About 17 percent of total admissions, 176 patients, have gone to residential treatment or a shelter or gotten a referral for other behavioral health care, city data shows, but for now, that’s where the path ends.

“We’re making an initial hot connection,” Bazron said.

Back on K Street Northeast, the ambulance pulled into the parking lot at the stabilization center, known as Hospital 99 to medics. Flashing red ambulance lights bounced off the beige bricks.

The man lay motionless, his head turned to the side, as paramedics rolled the gurney up a ramp, through glass doors and into the brightly lit lobby. A sign on the wall pledged empathetic care, a safe space to recover and a pathway for a long-term solution.

Nurses were expecting him — and recognized him. The man, 63, had left around noon that same day, they said, planning to go to a shelter. Paramedics found him barely a block away.

Advertisement

“How ya doing? You gonna come stay with us?” the center’s clinical director, Mary Page, asked. He nodded. A wheelchair appeared. “Remember me from this morning? I gave you food?”

Alert to verbal/tactile stimuli? Check. Blood pressure under 200 mmHg. Check. No signs or trauma or need for sutures. Not combative or violent. No chest pain. A nurse searched his jacket and handed a bottle of Taaka vodka to a security officer, who stashed it in a drawer. His clothes and belongings would be catalogued and locked in a bin for him.

They swapped his shoes for grippy socks. His feet dragged on the floor as he was wheeled backward into an intake room. “Feel better,” Holman said after him, as the door closed.

Most patients rest in one of 16 smooth blue reclining chairs under low lights and the soft glow of television, as nurses move around the floor. The average stay is 15 hours.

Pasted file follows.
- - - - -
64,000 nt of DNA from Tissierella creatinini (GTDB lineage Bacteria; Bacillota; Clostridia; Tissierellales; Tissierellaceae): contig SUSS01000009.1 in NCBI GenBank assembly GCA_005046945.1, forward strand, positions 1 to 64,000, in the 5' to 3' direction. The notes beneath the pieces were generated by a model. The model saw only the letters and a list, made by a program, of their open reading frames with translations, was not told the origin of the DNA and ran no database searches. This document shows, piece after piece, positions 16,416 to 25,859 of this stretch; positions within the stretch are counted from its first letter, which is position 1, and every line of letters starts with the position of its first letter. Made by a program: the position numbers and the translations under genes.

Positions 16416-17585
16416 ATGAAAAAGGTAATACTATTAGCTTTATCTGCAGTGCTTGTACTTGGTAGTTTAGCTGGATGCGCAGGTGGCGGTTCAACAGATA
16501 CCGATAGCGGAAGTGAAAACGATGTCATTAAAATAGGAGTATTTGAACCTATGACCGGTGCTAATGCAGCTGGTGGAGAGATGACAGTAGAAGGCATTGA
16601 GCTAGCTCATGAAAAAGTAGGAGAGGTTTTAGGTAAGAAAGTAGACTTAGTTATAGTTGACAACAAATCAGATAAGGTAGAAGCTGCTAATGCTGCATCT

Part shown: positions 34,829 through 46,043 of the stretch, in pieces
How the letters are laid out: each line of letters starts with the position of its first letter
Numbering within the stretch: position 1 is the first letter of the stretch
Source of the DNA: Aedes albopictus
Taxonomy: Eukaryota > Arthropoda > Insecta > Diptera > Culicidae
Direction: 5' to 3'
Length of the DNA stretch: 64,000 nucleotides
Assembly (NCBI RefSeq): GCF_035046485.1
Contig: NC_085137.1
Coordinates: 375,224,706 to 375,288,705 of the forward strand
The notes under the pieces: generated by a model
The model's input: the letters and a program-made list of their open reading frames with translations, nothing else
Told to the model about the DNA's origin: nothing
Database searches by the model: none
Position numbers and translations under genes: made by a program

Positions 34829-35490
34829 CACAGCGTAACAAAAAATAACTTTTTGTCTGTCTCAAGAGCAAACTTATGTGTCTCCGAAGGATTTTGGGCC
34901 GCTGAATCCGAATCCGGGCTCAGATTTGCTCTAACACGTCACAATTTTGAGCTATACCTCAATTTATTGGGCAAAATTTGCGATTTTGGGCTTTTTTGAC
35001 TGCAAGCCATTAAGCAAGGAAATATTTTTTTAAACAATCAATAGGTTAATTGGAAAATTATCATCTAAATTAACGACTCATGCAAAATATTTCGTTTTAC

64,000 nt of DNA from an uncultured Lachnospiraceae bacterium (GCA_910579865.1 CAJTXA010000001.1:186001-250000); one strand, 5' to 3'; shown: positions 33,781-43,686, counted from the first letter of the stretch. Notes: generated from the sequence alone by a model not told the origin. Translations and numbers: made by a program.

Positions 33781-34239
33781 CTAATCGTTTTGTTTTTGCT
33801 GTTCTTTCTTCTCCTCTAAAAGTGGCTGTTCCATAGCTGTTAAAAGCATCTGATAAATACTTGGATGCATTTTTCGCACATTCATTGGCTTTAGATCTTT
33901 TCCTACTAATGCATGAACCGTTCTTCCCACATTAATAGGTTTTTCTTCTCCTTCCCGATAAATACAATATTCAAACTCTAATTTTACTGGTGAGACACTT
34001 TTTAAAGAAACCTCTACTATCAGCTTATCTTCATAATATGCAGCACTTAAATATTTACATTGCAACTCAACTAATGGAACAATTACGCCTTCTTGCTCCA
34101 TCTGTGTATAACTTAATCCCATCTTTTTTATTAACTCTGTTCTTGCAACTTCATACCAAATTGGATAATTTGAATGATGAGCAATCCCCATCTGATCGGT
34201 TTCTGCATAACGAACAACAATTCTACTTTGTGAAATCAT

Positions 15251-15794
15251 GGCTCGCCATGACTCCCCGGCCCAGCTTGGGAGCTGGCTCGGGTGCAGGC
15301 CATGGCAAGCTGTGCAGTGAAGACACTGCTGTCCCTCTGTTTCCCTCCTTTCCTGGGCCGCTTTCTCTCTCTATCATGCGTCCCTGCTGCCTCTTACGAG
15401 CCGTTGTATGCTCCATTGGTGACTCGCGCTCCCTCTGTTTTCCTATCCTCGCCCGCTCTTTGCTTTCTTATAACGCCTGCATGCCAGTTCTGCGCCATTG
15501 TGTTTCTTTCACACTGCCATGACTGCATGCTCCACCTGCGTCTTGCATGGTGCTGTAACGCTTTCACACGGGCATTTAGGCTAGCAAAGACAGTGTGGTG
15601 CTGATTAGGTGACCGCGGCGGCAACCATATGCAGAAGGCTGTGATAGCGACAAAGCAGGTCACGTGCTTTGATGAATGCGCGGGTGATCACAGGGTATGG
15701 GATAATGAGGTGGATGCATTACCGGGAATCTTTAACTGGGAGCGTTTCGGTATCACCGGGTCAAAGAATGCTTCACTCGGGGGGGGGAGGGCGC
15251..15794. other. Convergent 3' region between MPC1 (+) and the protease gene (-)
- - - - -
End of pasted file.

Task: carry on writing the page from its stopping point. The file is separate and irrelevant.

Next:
Paramedics have brought the vast majority of patients to the center — the others come via friends or family or walk in on their own. Not everyone is eligible.

Advertisement

The sobering center is not right for anyone who shows signs of trauma or needs sutures, is combative or violent or has vital signs outside a certain range, among other qualifiers on a 14-point checklist that medics and the center staffer both sign.

Two of these came during another freezing 24-hour shift in January.

At 2:46 p.m., dispatch sent a crew to a reported cardiac arrest — a signal of a possible drug overdose — at Georgia Avenue and Columbia Road Northwest. There, they found a 41-year-old man sitting on the ground in the corner of a bus shelter, clutching the bench seat, his head nodding as he struggled to stay awake.

They suspected alcohol intoxication. The ad behind him showed a hand holding a canister of Narcan. “Be Ready. Save a Life.”

He told paramedics he wanted to get on the bus. At 86 over 70, his blood pressure was too low for the stabilization center. They took him to George Washington University Hospital, where medics spent about an hour and 45 minutes waiting for a bed for the patient, FEMS officials said later.